If you want to expand your coffee services to a broader market, you’re going to have to take advantage of the ubiquitous take-out and delivery segment that is dominating the food industry for five years and counting. Setting up delivery for your coffee shop is a good way to add a revenue source, but can come at a hefty price. Most small business owners have to choose between shelling out a lot of money upfront on a gamble, or missing out on the fastest growing market of the food industry: delivery.
Here are the six steps to set up delivery for your coffee shop:
- Research your demographics
- Restructure your kitchen
- Merge revenue streams
- Look into delivery options
- Buy disposable containers
- Build customer trust
Following these steps will ensure you set yourself up for success while dealing with the inevitable growing pains of an expanding small business.
Research your demographics
Doing your research not will only tell you if delivery is a valuable service for your coffee shop, but it can also set you up for success early on by allowing you to create a delivery service that’s efficient for your wallet and caters uniquely to your customers.
First, take a look at the people that walk through your door. If you work near an office building or in a city, you might find a good market for people who want to grab some food and quickly head back to the office instead of waiting in long lines. If you live near a school or hospital, take-out and delivery might be helpful to the students and health professionals in your area. Analyze what the needs of your current consumers are, and see if there’s an untapped market anywhere there.
Next, pore over your point-of-sale figures. If your coffee shop is using a point-of-sale system, it can show you how much foot traffic you’re getting at certain hours of the day, and what people are buying. This will show you what times are the most crowded If you notice a lot of food and coffee purchases around the lunchtime rush, there’s a good indication that a portion of your customer base would find a take-out or delivery service to be extremely valuable.
Also notice if any of the other food and dining establishments in your area are also doing take-out or delivery. While this information alone shouldn’t be your decision-maker, it can be a helpful litmus test when you are trying to stay competitive and understanding what your customers’ needs are.
Restructure your kitchen
Once you have decided there is a demand for a delivery service, you need to make sure you can supply it. This might mean dedicating a part of your kitchen solely for take-out and delivery food prep to keep things organized. That way, your employees still have a good flow between the front of the house and the back of the house for those walk-in customers.
You may also need to hire a couple of extra employees to assist with cooking, packaging and sending out the food. Think of your delivery service as basically being a second storefront –– just digitally. If you opened a second store, you would have to hire more employees to operate that store.
We would recommend adding a couple toaster ovens to your existing collection for warming up pastries.
You will also have to dedicate a space at the front of the house for delivery, so your customers aren’t standing in a line with the delivery persons, and the delivery persons aren’t listening to people decide what food they want while they’re waiting on a piping hot order.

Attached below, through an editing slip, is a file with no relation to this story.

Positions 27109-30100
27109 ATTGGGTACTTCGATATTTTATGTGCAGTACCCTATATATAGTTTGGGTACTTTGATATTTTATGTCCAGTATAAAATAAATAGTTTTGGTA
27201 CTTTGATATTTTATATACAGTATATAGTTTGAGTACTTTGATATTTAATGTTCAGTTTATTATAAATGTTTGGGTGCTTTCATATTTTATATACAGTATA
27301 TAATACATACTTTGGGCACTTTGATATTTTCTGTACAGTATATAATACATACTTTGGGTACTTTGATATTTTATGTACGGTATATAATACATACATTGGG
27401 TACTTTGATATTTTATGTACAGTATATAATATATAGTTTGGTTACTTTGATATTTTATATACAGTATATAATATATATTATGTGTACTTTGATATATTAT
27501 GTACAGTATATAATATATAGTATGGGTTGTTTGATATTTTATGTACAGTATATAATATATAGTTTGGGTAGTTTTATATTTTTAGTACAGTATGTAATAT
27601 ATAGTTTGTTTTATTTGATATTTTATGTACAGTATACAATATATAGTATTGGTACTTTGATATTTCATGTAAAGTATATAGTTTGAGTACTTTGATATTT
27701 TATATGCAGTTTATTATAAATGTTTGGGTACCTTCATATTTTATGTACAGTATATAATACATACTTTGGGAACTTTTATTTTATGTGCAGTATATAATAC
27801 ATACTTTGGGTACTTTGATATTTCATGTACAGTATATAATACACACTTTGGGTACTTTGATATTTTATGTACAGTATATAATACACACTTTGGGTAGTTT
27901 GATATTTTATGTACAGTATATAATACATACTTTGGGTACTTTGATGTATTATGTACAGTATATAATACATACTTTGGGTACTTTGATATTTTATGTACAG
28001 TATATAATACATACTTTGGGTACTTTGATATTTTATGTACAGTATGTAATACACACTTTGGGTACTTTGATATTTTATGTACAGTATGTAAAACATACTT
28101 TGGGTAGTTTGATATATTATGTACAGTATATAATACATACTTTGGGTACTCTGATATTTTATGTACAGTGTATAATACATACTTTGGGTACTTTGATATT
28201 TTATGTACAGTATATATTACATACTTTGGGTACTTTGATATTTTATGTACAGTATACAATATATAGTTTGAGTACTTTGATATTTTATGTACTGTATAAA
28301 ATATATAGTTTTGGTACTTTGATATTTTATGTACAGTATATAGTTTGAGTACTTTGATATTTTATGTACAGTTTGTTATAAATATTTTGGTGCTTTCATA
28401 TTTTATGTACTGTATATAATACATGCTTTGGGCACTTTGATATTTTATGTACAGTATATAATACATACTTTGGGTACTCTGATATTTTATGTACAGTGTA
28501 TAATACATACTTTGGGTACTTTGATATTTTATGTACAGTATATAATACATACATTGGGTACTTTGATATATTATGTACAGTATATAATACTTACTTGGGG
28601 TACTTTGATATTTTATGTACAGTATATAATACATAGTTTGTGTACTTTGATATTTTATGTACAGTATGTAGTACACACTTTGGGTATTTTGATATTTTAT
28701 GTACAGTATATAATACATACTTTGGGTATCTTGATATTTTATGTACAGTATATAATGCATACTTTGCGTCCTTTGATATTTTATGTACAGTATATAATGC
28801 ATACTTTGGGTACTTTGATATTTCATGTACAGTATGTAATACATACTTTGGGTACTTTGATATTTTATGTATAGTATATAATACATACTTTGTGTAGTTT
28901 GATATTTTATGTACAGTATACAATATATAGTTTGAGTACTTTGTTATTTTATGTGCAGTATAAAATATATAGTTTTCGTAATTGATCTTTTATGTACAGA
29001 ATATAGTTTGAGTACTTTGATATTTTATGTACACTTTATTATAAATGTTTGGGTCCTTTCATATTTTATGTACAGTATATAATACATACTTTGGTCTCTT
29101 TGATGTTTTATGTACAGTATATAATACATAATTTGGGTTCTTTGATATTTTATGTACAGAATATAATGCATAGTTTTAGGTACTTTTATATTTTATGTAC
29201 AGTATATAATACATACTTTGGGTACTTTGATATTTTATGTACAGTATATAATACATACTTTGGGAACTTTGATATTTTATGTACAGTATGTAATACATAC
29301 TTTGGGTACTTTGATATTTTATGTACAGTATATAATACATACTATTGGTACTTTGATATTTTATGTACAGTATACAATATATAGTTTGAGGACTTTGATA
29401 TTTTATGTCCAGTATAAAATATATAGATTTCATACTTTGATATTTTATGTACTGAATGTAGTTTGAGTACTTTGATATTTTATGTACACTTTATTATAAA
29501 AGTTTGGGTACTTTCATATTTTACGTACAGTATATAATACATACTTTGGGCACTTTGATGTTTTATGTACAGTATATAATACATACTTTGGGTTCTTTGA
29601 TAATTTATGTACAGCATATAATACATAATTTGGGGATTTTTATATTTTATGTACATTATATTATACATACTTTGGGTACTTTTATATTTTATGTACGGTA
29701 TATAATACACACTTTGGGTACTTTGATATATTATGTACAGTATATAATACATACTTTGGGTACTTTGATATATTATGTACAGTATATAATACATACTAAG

Remember, you don’t want your delivery service to get in the way of your storefront –– you are simply expanding your services, not changing existing ones. It’s important for your kitchen and coffee bar to work on separate things at once so both sides of the operation run smoothly.
Merge revenue streams
It can be easy to consider your delivery service as a different operation from your storefront. In fact, up until 2016, most point-of-sale systems did not have a way to track delivery from third party apps and even the most “updated” ones tracked delivery orders poorly.
But point-of-sale technology has since had a major upgrade, it’s important to consider your delivery as a part of your already-existing business, especially if you want to grow.
Data is invaluable, and learning what times customers are ordering online, learning how much revenue you pick up from those sales, and learning what they’re ordering will help you fine-tune your delivery experience.
You might find some items simply aren’t selling, and you can cut those dishes from your budget the next time you restock. You might find you need more staff during certain hours –– not because the store is full, but because delivery orders pour in.
Updating your point-of-sale system and preparing to organize revenue streams will help your coffee shop run more smoothly and efficiently.
Looking for more information about point of sale systems? Check out this article!
Look into delivery options
This is where a small business owner would be spending most of their money on. There are three ways you can get your food delivered to customers:
- Third party apps
- Contracted delivery employees
- Hourly workers
Third party apps are arguably the easiest route to take. Not only do they have their own internal system by which customers can order their food from you, working with third party apps is almost like taking out a billboard and advertising your services to potential customers scrolling through their delivery options. Furthermore, customers already have their delivery and payment info already entered into the app, making it easier to push them through the sales funnel.
However, most delivery apps take a hefty commission for the service they provide. It can be a hard pill to swallow, considering they are middlemen. But in times where delivery is getting more and more popular each passing year, it is easily the most convenient option for both customers and the food industry.
If you choose not to work with third party apps or external delivery companies, you can either hire hourly employees or contracted employees. It’s important to look carefully into the labor laws of your state and county, and manage your expectations accordingly. If you want your delivery employees to wear a uniform, you will have a hard time explaining to your local labor board that they are contracted.